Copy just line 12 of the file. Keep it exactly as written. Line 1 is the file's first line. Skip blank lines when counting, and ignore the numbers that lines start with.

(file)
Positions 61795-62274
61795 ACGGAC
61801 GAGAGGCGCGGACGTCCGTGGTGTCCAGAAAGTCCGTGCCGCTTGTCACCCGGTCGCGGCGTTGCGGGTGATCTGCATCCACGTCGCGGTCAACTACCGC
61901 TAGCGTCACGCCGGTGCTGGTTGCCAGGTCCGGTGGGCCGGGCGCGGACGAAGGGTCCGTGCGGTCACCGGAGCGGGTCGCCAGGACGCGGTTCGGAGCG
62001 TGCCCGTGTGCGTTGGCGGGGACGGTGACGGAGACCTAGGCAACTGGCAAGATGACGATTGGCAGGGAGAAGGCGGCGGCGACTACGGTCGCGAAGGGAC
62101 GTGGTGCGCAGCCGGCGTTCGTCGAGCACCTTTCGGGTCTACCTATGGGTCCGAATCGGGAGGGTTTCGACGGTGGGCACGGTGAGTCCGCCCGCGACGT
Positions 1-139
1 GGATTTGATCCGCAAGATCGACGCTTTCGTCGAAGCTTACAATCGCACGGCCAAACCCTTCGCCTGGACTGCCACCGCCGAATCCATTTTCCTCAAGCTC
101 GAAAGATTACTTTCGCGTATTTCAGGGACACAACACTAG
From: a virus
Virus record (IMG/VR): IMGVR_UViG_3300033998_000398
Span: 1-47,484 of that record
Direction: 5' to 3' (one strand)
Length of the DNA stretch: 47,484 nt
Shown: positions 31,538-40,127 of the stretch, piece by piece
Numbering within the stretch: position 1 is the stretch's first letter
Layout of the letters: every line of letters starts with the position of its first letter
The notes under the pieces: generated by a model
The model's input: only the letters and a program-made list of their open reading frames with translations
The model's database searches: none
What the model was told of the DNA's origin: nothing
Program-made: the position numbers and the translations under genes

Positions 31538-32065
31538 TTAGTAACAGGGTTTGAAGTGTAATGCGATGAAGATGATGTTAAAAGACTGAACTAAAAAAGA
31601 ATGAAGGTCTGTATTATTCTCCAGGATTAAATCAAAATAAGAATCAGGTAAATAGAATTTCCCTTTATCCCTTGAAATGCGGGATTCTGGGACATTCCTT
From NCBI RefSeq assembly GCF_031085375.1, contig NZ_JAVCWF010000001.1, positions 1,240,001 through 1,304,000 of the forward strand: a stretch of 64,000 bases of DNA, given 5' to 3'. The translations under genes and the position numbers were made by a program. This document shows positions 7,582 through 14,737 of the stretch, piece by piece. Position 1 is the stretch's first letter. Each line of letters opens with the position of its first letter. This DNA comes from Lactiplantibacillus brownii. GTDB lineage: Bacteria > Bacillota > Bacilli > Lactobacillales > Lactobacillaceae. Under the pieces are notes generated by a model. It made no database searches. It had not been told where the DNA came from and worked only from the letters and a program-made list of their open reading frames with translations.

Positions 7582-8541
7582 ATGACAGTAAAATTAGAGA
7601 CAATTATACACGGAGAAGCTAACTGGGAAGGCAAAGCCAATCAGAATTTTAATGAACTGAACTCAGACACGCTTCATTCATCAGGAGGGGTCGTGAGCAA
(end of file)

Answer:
Span: 1-47,484 of that record